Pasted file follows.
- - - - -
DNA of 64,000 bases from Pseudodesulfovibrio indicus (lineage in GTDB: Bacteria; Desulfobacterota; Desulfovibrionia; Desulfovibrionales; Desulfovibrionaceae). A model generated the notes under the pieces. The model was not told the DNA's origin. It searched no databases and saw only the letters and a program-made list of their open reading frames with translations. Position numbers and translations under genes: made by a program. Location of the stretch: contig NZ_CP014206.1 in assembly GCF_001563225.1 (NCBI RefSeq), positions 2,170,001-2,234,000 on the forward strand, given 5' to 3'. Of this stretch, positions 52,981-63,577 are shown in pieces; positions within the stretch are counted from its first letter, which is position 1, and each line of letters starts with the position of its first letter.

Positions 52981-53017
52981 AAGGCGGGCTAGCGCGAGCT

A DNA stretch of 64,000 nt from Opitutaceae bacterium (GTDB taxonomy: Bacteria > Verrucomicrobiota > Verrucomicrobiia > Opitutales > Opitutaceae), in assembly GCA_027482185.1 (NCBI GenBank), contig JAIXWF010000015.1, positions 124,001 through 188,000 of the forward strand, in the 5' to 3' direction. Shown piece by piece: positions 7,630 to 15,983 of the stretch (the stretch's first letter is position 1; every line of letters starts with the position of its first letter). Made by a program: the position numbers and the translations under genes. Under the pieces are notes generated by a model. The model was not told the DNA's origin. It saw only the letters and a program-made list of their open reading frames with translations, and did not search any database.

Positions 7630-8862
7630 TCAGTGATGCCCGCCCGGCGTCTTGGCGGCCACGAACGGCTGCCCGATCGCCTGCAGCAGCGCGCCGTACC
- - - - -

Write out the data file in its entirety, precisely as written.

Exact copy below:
DNA of 64,000 bases from Pseudodesulfovibrio indicus (lineage in GTDB: Bacteria; Desulfobacterota; Desulfovibrionia; Desulfovibrionales; Desulfovibrionaceae). A model generated the notes under the pieces. The model was not told the DNA's origin. It searched no databases and saw only the letters and a program-made list of their open reading frames with translations. Position numbers and translations under genes: made by a program. Location of the stretch: contig NZ_CP014206.1 in assembly GCF_001563225.1 (NCBI RefSeq), positions 2,170,001-2,234,000 on the forward strand, given 5' to 3'. Of this stretch, positions 52,981-63,577 are shown in pieces; positions within the stretch are counted from its first letter, which is position 1, and each line of letters starts with the position of its first letter.

Positions 52981-53017
52981 AAGGCGGGCTAGCGCGAGCT

A DNA stretch of 64,000 nt from Opitutaceae bacterium (GTDB taxonomy: Bacteria > Verrucomicrobiota > Verrucomicrobiia > Opitutales > Opitutaceae), in assembly GCA_027482185.1 (NCBI GenBank), contig JAIXWF010000015.1, positions 124,001 through 188,000 of the forward strand, in the 5' to 3' direction. Shown piece by piece: positions 7,630 to 15,983 of the stretch (the stretch's first letter is position 1; every line of letters starts with the position of its first letter). Made by a program: the position numbers and the translations under genes. Under the pieces are notes generated by a model. The model was not told the DNA's origin. It saw only the letters and a program-made list of their open reading frames with translations, and did not search any database.

Positions 7630-8862
7630 TCAGTGATGCCCGCCCGGCGTCTTGGCGGCCACGAACGGCTGCCCGATCGCCTGCAGCAGCGCGCCGTACC